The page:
Khamaat, the protagonist, is quite offended that a bunch of people with superhuman powers are claiming to be omnipotent, ominiscient, omnibenevolent, etc., and sets out to oppose them.  The counterbalance to him is the love interest, who also develops powers, but is not quite ready to throw the baby out with the bathwater yet when it comes to belief.  So they have a lot of conflict themselves even as their attraction develops. 

The antagonists are a lot of fun to write, too.  The main adversary of the god Set, for instance, is Machiavellian, sneaky, suave, and with irritatingly good points sometimes.  Set was part of the royal family and was their strategist before being exiled into the desert for wanting to marry his sister, Isis.  See, his brother Osiris got to marry Isis instead...

Read more... )

mackknopf: (Celtic Cross)
I wrote the beginnings of a novel, called False Gods, about two main characters, an ancient Egyptian reluctant temple scribe and an ardent temple priestess. The scribe, named Khamaat, believes in the gods only because he can't deny that they keep showing up on earth (well, in my book they do) and throwing their weight around.  He certainly doesn't think they're all-benevolent and suspects they're not always watching.  He finds out soon enough that they're not all-powerful, because they can be killed!  The other character, Mereyeta, fervently believes in everything the gods and culture have sold her on believing.  She eventually finds out that the gods are just people with amazing powers, and that they have lost their way, neglected their duties and upset the natural order.  To restore balance to the world, the two have to take up the powers of the deities for their own and struggle against the gods.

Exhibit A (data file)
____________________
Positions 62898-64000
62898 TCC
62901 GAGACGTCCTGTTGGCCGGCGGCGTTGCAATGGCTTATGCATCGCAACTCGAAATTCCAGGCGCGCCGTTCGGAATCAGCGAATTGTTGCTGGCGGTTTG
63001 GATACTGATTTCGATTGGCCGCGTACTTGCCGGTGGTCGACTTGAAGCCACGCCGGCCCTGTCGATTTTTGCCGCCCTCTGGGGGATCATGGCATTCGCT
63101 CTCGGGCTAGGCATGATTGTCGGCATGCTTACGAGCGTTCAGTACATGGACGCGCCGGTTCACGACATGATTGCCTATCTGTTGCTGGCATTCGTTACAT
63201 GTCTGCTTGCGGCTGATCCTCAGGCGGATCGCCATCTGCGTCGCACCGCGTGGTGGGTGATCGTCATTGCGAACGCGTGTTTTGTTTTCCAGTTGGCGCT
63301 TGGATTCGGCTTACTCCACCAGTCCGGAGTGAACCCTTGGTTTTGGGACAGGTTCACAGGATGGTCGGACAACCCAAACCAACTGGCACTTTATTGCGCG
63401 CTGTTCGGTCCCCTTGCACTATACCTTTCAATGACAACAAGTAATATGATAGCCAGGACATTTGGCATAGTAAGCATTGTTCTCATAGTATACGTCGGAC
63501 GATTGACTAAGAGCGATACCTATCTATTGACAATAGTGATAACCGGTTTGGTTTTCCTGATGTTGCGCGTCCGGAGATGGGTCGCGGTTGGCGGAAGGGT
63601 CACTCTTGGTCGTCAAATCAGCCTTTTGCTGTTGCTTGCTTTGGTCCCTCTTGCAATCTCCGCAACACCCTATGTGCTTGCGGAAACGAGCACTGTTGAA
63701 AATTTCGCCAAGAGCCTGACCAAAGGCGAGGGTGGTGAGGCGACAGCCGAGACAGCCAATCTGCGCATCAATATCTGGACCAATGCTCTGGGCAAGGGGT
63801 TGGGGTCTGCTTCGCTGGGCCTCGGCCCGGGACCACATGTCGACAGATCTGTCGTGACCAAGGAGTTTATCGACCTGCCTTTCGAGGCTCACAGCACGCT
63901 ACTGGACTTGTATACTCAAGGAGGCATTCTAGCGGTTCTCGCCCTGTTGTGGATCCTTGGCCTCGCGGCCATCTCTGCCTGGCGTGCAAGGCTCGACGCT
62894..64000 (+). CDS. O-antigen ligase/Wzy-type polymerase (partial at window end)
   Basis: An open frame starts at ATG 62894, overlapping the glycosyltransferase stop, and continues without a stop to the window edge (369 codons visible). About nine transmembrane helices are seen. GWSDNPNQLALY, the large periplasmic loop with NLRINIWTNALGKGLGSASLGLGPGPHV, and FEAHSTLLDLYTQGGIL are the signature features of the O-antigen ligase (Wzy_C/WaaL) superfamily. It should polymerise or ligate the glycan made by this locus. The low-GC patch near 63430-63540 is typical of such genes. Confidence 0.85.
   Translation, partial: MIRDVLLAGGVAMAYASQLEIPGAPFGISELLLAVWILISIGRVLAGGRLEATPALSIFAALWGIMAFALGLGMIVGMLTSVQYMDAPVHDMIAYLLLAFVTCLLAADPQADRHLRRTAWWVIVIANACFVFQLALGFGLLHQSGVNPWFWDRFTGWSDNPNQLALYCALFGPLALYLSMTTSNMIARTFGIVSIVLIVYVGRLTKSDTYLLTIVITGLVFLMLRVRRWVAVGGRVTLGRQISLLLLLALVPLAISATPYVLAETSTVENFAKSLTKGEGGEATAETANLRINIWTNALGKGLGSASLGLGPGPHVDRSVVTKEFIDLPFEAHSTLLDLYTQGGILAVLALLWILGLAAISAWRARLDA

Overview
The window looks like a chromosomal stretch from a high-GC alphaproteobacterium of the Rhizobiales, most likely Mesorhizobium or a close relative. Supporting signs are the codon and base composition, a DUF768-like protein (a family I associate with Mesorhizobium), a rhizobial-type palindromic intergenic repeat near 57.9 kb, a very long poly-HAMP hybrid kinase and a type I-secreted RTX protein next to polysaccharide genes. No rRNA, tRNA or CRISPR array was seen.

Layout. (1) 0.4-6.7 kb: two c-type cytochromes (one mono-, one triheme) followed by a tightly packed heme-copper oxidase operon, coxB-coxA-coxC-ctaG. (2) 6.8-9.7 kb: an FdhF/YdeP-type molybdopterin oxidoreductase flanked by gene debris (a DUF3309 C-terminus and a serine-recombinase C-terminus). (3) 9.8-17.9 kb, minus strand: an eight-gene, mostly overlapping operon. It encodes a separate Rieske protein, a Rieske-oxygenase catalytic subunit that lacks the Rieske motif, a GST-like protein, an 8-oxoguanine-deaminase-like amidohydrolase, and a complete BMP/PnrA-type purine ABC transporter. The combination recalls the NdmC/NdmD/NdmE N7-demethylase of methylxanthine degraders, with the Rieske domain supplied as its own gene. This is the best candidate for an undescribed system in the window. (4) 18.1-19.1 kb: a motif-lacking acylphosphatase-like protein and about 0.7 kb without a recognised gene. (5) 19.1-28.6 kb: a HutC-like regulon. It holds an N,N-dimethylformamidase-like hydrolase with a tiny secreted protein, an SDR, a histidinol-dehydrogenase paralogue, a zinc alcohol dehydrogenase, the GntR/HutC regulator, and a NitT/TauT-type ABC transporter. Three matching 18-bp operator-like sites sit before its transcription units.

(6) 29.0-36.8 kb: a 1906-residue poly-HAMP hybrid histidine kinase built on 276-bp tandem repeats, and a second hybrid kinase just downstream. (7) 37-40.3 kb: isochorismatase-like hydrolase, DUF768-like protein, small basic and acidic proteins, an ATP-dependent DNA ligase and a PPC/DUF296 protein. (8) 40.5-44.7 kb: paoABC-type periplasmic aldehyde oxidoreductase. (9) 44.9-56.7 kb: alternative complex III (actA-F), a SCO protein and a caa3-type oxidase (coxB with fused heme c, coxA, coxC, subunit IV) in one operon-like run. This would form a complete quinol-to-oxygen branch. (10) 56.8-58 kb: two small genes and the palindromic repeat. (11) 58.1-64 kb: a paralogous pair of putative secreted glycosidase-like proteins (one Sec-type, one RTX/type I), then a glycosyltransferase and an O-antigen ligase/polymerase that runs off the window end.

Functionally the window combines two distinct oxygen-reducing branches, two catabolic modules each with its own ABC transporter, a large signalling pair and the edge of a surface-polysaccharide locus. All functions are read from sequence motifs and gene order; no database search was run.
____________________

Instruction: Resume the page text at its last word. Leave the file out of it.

I don't know what they're ultimately going to wind up believing in, because I plotted the whole darn book, but I haven't finished writing it yet.  I think they'll probably wind up believing in a sort of natural law, a sense of universal balance, but not necessarily any afterlife or true higher power.  Then again, if I ever finish FG and write a sequel, I may address that issue, or I may just leave it up to the readers.  The point is, nobody really knows for sure what lies beyond the grave for real in my story.  Some have returned from "death," but not with any proof, just vague memories of visions.  Similarly, in the waking dream we call life, no one has shown me proof of an afterlife.  Even though I've seen a ghost.  After all, I don't know what really happened then.  Hmm.  There is a lot of me in those two characters.  I should start writing it again.

I read an article in the Birmingham News today criticizing Richard Dawkins, the famed atheist.  While I think he's a prosyletizer out to convert people to his way of thinking, which I innately distrust in any religion/way of thinking/political view, I disagreed with the critiquer and thought of my friend Lisa.  Of course someone can disbelieve in God and have an ethical system and be a good person.  You can also believe in a different type of god, or gods plural, and still be a good person, at least by my standards. However, if it turns out that only one particular type of God (say, the Judeo-Christian God) sends his followers to heaven, then everyone else is going to be up a creek and possibly in Hell, depending.  Let's hope not.

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mackknopf

March 2012